More from France Rivet on Voyage with the Labrador Eskimos 1880-81
In the spring of 2015, France Rivet told the CNS the story of the eight Labrador Inuit who were recruited by Norwegian Johan Adrian Jacobsen and brought to Europe to be exhibited in zoos. Many CNS members purchased a copy of her book on the subject. On December 1, 2019, she published the second edition of the diary Jacobsen kept during his travels with the Labrador Inuit. The book has gone from the original 86 pages to 300 pages! Dieter Riedel, husband of CNS member Doreen Riedel, assisted with this project.
Here is France’s own description of the new edition:
The first edition consisted of the English translation of the main portion of Johan Adrian Jacobsen’s 1880-1881 diary. It covered the period from June 28, 1880 (as he was sailing to Greenland to recruit Inuit to bring back to Europe) to January 20, 1881 (four days after the death of the last survivor of the group of eight Labrador Inuit). This portion of the diary was translated by Professor Hartmut Lutz from the University of Greifswald.
Thanks to Dieter Riedel, the husband of CNS Member Doreen Larsen-Riedel, we now have access to a larger extract of Jacobsen’s diary. It starts in October 1879, when Jacobsen, his brother Jacob Martin, and zoo owner Carl Hagenbeck had the idea of purchasing a ship to travel to the Arctic to recruit Inuit; and it goes until July 24, 1881, the day before Jacobsen headed on his next mission: collecting artifacts on the Northwest Coast of North America for the Berlin Ethnology Museum. But that’s not all, thanks to Dieter’s dedication, this new edition also includes the English translation of:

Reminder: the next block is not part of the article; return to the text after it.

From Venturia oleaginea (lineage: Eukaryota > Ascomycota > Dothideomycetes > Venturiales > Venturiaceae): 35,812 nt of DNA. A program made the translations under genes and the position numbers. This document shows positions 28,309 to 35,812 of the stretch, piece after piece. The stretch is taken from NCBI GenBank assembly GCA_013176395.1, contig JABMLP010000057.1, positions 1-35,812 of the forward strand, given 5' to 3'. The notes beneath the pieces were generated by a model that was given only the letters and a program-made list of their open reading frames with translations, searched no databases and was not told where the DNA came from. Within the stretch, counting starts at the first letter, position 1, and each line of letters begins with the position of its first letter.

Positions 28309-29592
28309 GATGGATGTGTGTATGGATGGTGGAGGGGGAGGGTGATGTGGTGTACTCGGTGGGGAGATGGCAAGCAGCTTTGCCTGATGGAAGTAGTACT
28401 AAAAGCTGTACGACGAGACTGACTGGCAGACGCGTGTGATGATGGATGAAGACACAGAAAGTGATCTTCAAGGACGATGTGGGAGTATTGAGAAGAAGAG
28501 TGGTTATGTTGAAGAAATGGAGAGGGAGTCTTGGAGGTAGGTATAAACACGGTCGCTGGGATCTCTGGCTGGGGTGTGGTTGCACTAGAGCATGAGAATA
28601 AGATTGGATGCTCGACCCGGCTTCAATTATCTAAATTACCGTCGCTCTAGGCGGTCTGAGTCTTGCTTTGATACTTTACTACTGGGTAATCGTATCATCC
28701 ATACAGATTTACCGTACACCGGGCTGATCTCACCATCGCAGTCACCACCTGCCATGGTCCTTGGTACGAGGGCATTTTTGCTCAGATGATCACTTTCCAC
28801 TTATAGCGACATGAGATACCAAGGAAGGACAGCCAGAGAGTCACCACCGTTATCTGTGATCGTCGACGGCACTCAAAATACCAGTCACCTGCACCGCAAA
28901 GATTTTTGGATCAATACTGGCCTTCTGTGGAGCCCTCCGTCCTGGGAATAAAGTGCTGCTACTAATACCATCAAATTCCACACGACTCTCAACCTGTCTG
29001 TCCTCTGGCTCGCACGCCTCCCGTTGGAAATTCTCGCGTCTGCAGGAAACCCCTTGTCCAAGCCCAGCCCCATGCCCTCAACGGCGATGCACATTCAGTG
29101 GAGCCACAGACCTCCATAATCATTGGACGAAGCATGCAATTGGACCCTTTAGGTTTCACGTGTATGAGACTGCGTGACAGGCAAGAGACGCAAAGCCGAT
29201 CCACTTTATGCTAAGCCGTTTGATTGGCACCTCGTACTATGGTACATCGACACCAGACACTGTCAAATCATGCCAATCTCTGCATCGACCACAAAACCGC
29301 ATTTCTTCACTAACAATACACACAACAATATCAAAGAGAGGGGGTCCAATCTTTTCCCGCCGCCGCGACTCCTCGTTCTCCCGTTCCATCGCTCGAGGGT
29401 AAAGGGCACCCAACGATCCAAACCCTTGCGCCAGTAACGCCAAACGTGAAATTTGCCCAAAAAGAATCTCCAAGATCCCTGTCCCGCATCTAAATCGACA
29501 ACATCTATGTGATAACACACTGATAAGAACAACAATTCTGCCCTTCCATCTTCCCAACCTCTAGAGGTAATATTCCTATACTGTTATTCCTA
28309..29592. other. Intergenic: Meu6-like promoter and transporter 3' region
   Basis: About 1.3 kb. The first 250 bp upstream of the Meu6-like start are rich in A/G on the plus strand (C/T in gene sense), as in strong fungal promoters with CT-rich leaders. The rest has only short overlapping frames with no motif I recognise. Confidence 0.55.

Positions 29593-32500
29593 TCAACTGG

• Jacobsen’s letters with the Greenland Inspector in July 1880 when he was denied the permission to bring Greenlanders to Europe.
• Over 25 letters, Jacobsen received from family, friends, and business partners between November 9, 1880, and Dec 2, 1881, which mention the Labrador Inuit or give us insight into the world of 19th century “human zoos.”
• Excerpts from two publications by Jacobsen where he talks about his travels on the Eisbar.
• The 1880 registration documents for the ship Eisbar.
Other additions include a new foreword, a revised and expanded introduction, an afterword, and an index. The number of photos and illustrations has gone from 14 to 54.
France Rivet notes that:
The book can be obtained in paper and ebook format from various online retailers such as Amazon, Indigo/Kobo, etc. It can also be ordered from your favourite local bookstore or directly from Polar Horizons, the publisher. We sincerely hope that this new enlarged edition will prove to be worthwhile and meaningful to all who have an interest in better understanding the story of Abraham Ulrikab, his family, and companions who shared the last four months of their lives with Johan Adrian Jacobsen.